Risk Update

Insurance & Malpractice Matters (Spoiler Alert: Conflicts Count & Cost)

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The folks at Ames & Gough have published their annual “Lawyers Professional Liability Insurers 9th Annual Claims Survey” —

  • “In it’s ninth annual survey of lawyers professional liability claims, Ames & Gough examined the trend by polling 11 of the leading lawyers’ professional liability insurance companies that on a combined basis provide insurance to approximately 80 percent of the AmLaw 200 firms.”
  • “The survey found the number of claims resulting in larger multimillion dollar payouts – as well as the dollar amounts involved – has surged in the past year; 2018 became the first year ever in which the majority of insurers surveyed had a claim payout of over $150 million. Furthermore, at least two settlements exceeded $250 million.”
  • Conflicts remain the biggest malpractice error. Year after year, the insurers surveyed have singled out conflict of interest (including perceived conflicts) as the most common alleged legal malpractice error. This year, seven of the 11 insurers surveyed cited conflicts either as the first or second leading cause of legal malpractice claims.”
  • “Conflicts are especially problematic as more law firms seize opportunities for growth and expansion either through mergers or by bringing in lateral hires. According to the survey, there are times when a lawyer who changed firms can contaminate the new firm with what he or she learned at the old firm.”
  • “‘To get control of this risk more firms are centralizing their conflicts of interest screening and managing the client intake process,’ Ms. Garczynski noted. ‘While that’s a step in the right direction, law firms still need to do a better job of flagging potential conflicts early and training their legal professionals on this issue. Firms unsure of how to properly screen a lawyer might consider working with an attorney who specializes in professional responsibility.'”

And for those who prefer to live on the edge: “Washington State Bar Decides Against Malpractice Insurance Mandate” —

  • “The Washington State Bar Association’s board recently rejected a recommendation that it require the state’s licensed lawyers to obtain malpractice insurance.”
  • “Washington’s decision last week came not long after the State Bar of California’s board also decided against moving forward with a malpractice mandate.”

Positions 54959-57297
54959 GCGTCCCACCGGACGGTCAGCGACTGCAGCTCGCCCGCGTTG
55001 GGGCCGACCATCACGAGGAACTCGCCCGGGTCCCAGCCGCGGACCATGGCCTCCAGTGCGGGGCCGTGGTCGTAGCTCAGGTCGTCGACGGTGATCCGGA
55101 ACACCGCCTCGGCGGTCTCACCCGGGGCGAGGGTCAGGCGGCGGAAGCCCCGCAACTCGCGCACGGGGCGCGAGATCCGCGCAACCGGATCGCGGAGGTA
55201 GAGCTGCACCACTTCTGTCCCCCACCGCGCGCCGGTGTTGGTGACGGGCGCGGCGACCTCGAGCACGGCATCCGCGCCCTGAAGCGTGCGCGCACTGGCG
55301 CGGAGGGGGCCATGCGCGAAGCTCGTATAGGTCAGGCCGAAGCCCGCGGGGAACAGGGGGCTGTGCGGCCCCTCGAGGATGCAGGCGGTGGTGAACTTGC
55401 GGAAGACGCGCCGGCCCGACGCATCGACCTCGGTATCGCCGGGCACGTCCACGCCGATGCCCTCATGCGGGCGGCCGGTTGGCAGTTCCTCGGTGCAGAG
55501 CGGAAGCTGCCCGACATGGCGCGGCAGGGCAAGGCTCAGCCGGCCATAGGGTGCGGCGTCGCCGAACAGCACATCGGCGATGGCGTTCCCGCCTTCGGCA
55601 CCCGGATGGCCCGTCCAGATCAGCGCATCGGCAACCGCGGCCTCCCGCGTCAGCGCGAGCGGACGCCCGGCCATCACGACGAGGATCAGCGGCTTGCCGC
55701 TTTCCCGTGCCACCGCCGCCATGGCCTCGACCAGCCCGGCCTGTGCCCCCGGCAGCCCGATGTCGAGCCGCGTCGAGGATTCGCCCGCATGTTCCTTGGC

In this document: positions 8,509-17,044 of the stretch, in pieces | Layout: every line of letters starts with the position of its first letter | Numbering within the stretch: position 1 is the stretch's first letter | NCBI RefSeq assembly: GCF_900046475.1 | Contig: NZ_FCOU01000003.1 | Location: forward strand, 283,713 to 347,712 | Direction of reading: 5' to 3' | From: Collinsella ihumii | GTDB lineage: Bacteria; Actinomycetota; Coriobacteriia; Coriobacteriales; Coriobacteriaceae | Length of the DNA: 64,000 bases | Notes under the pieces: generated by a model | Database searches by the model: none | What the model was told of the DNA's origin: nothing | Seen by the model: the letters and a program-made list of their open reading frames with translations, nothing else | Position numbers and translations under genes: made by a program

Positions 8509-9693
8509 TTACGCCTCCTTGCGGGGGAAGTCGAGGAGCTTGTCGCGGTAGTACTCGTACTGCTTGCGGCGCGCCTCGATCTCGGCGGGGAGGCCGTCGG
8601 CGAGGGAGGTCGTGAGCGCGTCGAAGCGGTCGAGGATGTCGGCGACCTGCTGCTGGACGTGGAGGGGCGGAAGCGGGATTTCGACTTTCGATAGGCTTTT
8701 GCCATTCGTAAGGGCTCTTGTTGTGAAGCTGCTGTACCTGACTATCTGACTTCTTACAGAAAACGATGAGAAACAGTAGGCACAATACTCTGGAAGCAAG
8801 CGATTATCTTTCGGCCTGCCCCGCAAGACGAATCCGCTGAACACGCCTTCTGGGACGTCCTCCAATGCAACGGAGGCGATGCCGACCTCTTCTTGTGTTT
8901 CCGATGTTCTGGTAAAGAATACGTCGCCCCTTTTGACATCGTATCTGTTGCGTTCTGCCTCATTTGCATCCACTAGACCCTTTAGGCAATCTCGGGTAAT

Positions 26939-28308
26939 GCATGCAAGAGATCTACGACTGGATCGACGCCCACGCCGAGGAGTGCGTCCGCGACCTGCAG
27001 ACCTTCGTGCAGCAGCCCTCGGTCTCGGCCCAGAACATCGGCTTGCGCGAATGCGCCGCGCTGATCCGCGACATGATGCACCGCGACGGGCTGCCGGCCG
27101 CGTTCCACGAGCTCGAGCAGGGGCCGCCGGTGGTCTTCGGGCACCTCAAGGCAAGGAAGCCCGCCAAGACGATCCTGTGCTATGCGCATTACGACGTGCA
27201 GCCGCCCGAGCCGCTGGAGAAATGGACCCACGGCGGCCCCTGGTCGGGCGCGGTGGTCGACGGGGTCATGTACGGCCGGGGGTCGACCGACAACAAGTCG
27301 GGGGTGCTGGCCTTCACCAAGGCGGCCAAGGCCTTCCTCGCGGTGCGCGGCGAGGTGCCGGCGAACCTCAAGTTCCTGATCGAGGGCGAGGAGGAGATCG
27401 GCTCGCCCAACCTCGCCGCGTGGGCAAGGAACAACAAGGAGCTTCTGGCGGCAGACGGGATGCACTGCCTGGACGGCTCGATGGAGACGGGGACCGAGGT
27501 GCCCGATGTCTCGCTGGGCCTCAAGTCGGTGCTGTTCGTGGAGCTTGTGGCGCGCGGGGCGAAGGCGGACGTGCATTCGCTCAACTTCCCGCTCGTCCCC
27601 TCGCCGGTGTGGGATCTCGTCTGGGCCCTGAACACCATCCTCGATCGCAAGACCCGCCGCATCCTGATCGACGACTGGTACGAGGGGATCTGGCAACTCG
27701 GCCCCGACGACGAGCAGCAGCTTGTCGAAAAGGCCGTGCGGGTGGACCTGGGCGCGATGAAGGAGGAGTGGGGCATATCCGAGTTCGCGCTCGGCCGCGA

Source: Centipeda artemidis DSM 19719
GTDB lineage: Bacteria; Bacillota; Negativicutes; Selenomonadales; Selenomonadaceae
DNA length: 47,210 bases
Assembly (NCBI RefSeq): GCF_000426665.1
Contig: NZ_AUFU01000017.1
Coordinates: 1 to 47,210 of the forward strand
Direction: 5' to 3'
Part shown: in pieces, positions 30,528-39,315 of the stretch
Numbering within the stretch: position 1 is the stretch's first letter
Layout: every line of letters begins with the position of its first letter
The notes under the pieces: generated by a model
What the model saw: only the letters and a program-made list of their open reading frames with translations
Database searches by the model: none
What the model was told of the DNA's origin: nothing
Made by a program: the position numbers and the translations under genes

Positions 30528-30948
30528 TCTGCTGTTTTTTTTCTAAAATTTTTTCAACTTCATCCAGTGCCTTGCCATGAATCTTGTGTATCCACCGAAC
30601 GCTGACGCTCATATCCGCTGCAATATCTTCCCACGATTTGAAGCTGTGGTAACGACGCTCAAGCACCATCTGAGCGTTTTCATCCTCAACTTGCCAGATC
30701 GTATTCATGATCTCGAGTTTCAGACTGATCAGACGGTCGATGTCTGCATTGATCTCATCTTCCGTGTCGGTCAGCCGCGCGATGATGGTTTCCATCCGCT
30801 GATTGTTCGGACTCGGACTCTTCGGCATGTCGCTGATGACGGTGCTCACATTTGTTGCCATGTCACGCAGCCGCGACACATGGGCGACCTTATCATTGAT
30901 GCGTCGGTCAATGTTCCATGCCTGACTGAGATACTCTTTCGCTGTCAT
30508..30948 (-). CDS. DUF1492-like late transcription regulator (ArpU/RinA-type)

• “Oregon and Idaho remain the only two states with a malpractice requirement for attorneys.”
  • “While some board members agreed with mandate supporters that the percentage of uninsured lawyers was a consumer-protection issue, they suggested there were other ways of addressing the matter. One proposal was to examine the “South Dakota model.” In that state, lawyers who do not carry a minimum of $100,000 in insurance must disclose that information at the formation of the attorney-client relationship.”

It appears these issue are in the air, including in Georgia, where John Watkins from Thomson Hine opines on a proposed rule: “Malpractice Insurance Proposal May Require Changes in Current Insurance” —

  • “Proposed Rule 210(a) states: ‘All active members of the State Bar of Georgia engaged in the private practice of law in Georgia must be covered by a policy of professional liability insurance, in an amount no less than $100,000 per occurrence and $300,000 in the aggregate, the limits of which are not reduced by payment of attorney’s fees or claims expenses incurred by the insurer for the investigation, adjustment, defense, or appeal of a claim.'”
  • “There are many views pro and con about the State Bar’s proposed rule requiring lawyers have malpractice insurance. But there is a bigger problem with the proposed rule as written—if you have malpractice insurance, it almost certainly does not comply with the proposed rule and you probably cannot buy insurance that does.”
  • “Thus if a large law firm has a professional liability policy underwritten by Lloyd’s syndicates on a typical policy form with $100 million per claim/$100 million aggregate policy limits, it would not comply with the proposed rule because the limits are not “per occurrence” and defense costs erode limits. I am quite certain that this is not what the State Bar had in mind when it proposed the rule, but the law firm with the hypothetical policy (and its lawyers) would technically be in breach if the proposed language is adopted.”
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Risk Update

Technology and Ethics Conflicts (Hey, Alexa… Hey, Google… And One More Alleged Judicial Conflict)

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A few interesting technology-related risk and compliance stories of note.

I confess I’m personally waiting for the first report of Outside Counsel Guidelines that establish rules preventing any matter discussion within earshot of a smart device (including a phone). I suspect it’s only a matter of time, though my science-fiction forecasting sometimes leans a little dark.

But I’m not the only one thinking along these lines, as stories have surfaced of “accidental” monitoring by big tech (and just the general ethics and implications of the how these are designed and used). For lawyer specific analysis, see: “Lawyers’ Digital Assistants Raise Ethics, Privacy Concerns” —